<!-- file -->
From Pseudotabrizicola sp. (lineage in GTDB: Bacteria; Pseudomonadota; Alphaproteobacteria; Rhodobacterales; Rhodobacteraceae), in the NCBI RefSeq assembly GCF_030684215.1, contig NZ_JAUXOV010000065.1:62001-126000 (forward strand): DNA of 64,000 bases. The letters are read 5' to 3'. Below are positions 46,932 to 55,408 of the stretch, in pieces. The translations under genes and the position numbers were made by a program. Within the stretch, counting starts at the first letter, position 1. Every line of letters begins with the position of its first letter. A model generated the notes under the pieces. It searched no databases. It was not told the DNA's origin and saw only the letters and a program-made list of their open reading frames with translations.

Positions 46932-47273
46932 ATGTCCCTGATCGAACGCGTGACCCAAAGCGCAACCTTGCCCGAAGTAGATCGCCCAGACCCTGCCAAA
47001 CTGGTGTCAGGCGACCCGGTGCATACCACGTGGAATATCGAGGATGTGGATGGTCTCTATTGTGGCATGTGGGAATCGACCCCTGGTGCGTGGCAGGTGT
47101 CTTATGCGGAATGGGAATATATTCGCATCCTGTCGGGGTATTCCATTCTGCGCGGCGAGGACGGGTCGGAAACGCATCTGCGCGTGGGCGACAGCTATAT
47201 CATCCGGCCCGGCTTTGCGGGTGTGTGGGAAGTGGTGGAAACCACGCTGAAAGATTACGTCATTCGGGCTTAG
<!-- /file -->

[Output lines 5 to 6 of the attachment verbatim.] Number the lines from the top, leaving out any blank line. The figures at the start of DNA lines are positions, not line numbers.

47101 CTTATGCGGAATGGGAATATATTCGCATCCTGTCGGGGTATTCCATTCTGCGCGGCGAGGACGGGTCGGAAACGCATCTGCGCGTGGGCGACAGCTATAT
47201 CATCCGGCCCGGCTTTGCGGGTGTGTGGGAAGTGGTGGAAACCACGCTGAAAGATTACGTCATTCGGGCTTAG